Similar to our findings, our obese OA group, who reported depressive symptoms, also had high WOMAC pain scores before and after performance-based tests (Figure 4). Moreover, our obese OA groups also performed significantly (p ≤ 0.0001) worse in functional test compared to our non-obese OA group. Together these studies established an important link between depression and obesity to explain pain and disability, suggesting that treatment of depression and successful weight loss management may improve knee pain and function [52,62]. Moreover, from a clinical perspective, by knowing that the relationship between depressive symptoms and pain in obese individuals with knee OA worsen after performance based tests we may imply that obese patients under conservative treatment for knee OA are expected to be more discouraged and withdraw treatments sooner. Consequently, obese patients with knee OA may benefit from conservative physical treatments if physical treatment is provided in association with psychological therapy for depression.
During some stages of our study we encountered some limitations such as lack of funds to intensify recruiting and consequently increase sample size. We also had difficulty recruiting patients within a BMI category of 18.5-24.9 kg/m2 . Finally, some patients refused to participate because they live in rural areas and rely on family for transportation. As a consequence we completed the study with a small sample size. Therefore, some results were not adjusted for confounding variables and this is another limitation of our study as adjustment for these variables may cause your significant findings to become insignificant. However, as a pilot study where results are normally or only expected to be shown in descriptive way, we obtained important findings of significant impact and relevance to the clinical setting. Future studies should include a larger sample size with a longitudinal design. This type of study would provide additional information about long-term changes in pain and disability in individuals with knee OA. Further investigations should focus on treatment for depression and weight loss therapy and try determining whether a combination of treatments is more effective than treating obesity or depressive symptoms individually. Future research should also measure the impact of reduction in depressive symptoms and body weight on physical health and well-being of individuals with knee OA before and after total knee replacement surgery.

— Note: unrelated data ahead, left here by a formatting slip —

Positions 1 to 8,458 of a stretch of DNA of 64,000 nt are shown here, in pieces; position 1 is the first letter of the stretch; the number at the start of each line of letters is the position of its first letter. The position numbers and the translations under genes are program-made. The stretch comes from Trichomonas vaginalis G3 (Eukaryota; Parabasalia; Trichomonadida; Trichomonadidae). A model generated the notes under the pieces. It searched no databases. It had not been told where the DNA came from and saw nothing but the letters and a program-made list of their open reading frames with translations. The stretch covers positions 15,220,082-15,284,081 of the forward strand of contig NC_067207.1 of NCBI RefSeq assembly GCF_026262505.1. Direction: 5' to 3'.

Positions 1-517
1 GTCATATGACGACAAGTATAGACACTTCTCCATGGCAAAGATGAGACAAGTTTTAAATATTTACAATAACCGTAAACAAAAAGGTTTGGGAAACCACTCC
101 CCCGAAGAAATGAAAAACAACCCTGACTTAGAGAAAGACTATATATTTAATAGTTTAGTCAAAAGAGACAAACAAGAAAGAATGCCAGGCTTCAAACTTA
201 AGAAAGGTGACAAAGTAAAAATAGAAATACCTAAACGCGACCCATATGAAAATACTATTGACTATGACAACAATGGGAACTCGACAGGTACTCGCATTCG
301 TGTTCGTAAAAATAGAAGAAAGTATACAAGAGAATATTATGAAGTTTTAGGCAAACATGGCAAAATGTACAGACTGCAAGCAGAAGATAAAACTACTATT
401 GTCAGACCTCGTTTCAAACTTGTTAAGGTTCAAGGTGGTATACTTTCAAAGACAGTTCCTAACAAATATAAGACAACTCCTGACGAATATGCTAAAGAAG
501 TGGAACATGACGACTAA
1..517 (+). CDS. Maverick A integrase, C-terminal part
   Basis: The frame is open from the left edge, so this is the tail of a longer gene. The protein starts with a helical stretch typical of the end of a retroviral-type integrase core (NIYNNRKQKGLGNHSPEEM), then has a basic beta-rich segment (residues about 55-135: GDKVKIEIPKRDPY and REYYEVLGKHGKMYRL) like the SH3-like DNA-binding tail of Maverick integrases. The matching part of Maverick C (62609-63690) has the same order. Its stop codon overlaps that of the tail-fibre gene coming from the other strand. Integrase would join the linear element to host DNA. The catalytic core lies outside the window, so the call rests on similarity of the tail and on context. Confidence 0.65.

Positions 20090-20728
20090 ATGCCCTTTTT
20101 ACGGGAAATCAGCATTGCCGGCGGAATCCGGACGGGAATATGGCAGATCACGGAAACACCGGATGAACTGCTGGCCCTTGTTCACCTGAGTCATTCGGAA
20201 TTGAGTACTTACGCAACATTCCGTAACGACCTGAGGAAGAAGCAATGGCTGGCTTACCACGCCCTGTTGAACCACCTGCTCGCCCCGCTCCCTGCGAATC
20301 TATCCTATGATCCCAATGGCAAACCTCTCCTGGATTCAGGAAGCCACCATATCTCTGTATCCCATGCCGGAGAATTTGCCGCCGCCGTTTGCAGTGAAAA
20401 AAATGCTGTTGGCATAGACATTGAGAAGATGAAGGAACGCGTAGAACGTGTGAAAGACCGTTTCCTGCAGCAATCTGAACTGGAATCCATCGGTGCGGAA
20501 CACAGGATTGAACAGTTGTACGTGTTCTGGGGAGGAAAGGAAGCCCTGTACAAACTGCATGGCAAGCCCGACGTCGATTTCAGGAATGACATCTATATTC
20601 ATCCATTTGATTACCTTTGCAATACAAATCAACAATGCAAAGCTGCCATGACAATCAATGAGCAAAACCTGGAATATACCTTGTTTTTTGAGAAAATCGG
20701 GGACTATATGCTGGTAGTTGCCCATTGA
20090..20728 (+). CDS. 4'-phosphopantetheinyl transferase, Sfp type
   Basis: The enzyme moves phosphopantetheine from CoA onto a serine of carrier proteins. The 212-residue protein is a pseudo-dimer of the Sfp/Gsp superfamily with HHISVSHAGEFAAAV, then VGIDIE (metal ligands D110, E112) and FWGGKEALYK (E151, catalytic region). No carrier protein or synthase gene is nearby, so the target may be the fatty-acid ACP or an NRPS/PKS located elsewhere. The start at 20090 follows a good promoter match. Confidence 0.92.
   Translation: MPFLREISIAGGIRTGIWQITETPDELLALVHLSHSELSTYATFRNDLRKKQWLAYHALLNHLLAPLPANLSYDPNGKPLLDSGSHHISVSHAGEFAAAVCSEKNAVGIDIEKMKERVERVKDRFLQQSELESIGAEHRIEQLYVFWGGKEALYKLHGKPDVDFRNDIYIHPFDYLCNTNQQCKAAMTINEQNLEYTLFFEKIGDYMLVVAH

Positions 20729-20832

In conclusion, we observed that individuals diagnosed with knee OA show higher levels of knee pain measured with the WOMAC pain subscale and VAS rating after performance-based tests. Therefore, assessment of pain, when possible, should be administered to individuals with OA after performance-based tests. Moreover, when the sample was divided into obese and non-obese individuals with OA, the WOMAC pain subscale did not capture change in pain in non-obese individuals. Therefore, the VAS pain rating may be a better tool for assessing knee pain of obese and non-obese individuals diagnosed with knee OA during or right after performance-based tests, because it captures the pain at the moment of its occurrence. In addition, clinicians should encourage obese patients with knee OA to lose weight and those who are not obese to maintain a healthy weight. Finally, depressive symptoms are also predictive of increased pain particularly after functional activities, with higher levels of depression predicting worse reports of pain. Consequently, clinicians should be aware of signs of depression as a potential predictor of decrease in functional activities in individuals with knee OA, especially those who are obese. Therefore, treatment of depression and a successful weight loss management may be necessary to improve the lifestyle of some individuals with knee OA.
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Citation: Coriolano K, Aiken A, Pukall C, Harrison M (2015) Assessment of Knee Pain in Obese and NonObese Individuals Diagnosed with Osteoarthritis of the Knee Before and After Performance-Based Tests: A Pilot Study. Obes Open Access 1(3): doi http://dx.doi. org/10.16966/2380-5528.111
Copyright: © 2015 Coriolano K, et al. This is an open-access article distributed under the terms of the Creative Commons Attribution License, which permits unrestricted use, distribution, and reproduction in any medium, provided the original author and source are credited.